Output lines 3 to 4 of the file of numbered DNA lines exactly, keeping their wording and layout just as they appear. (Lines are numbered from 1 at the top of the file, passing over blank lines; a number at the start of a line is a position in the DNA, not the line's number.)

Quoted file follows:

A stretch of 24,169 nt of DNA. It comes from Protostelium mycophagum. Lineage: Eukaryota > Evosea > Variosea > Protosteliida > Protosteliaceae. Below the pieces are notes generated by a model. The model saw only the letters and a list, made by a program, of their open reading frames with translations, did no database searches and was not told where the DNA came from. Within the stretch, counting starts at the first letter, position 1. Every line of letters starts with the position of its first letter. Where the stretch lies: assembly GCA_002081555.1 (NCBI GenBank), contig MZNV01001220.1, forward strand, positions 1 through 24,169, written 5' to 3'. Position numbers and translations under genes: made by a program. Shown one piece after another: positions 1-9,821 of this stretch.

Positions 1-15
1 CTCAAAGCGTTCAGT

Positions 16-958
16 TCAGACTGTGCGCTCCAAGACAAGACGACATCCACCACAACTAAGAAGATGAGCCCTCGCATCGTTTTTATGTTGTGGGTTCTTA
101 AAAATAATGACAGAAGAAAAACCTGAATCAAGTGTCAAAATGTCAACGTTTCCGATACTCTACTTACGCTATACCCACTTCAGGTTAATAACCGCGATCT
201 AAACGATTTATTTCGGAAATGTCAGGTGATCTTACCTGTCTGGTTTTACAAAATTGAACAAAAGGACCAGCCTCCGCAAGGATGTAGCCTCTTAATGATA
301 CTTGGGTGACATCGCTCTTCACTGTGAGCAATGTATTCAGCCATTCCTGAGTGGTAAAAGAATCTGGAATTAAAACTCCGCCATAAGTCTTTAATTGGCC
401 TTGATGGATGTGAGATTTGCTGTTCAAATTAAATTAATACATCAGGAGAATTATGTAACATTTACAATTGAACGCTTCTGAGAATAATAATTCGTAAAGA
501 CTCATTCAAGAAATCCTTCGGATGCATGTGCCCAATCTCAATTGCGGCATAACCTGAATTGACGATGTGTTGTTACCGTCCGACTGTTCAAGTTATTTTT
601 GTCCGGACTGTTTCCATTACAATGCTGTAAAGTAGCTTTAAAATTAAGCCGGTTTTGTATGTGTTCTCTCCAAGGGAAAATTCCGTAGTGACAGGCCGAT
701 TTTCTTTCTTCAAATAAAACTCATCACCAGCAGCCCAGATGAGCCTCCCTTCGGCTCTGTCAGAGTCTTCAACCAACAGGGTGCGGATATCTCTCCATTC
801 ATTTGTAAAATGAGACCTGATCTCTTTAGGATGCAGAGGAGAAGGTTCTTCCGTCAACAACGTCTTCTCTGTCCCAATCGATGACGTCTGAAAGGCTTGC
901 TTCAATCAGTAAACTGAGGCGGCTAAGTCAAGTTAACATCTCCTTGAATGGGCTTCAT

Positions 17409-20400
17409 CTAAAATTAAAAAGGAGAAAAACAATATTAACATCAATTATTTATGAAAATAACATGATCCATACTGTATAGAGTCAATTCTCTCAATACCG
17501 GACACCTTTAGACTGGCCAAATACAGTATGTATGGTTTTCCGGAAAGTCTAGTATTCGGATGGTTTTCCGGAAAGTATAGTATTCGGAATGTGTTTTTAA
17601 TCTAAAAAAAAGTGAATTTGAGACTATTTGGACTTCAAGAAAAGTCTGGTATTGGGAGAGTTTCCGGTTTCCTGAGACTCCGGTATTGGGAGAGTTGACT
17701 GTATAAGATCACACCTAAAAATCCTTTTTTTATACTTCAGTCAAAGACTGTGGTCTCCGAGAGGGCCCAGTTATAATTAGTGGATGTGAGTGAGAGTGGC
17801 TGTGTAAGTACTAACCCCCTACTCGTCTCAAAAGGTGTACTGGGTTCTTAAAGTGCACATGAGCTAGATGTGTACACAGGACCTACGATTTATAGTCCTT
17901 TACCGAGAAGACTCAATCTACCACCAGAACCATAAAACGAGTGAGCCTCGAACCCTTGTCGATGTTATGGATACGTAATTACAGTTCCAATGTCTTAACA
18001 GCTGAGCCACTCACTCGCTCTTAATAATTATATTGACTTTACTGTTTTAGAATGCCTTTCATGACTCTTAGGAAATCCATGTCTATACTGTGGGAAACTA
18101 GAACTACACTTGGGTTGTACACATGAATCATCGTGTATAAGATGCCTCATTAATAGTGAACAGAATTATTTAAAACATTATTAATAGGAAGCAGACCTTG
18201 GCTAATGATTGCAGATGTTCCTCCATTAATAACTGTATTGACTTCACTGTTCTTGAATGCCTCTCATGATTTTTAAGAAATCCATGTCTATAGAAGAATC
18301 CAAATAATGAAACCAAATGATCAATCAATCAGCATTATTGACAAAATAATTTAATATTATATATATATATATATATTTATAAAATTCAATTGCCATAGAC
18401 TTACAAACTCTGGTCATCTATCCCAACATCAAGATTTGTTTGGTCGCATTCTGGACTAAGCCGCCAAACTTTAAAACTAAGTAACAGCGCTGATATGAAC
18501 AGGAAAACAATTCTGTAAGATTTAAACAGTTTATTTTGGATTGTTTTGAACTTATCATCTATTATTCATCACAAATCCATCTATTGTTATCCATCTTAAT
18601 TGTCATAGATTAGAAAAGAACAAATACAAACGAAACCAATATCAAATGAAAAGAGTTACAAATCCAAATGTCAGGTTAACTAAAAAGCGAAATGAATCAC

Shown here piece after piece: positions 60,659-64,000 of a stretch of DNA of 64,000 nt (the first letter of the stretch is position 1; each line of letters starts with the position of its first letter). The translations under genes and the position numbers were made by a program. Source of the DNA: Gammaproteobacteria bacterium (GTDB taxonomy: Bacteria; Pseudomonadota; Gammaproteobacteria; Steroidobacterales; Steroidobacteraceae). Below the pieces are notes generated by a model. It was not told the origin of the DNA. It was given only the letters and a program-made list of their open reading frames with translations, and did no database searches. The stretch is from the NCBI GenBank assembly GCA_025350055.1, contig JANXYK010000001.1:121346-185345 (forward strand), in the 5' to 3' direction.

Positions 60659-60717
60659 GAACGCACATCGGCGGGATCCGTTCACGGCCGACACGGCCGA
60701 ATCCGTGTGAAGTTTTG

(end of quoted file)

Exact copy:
1 CTCAAAGCGTTCAGT

Positions 16-958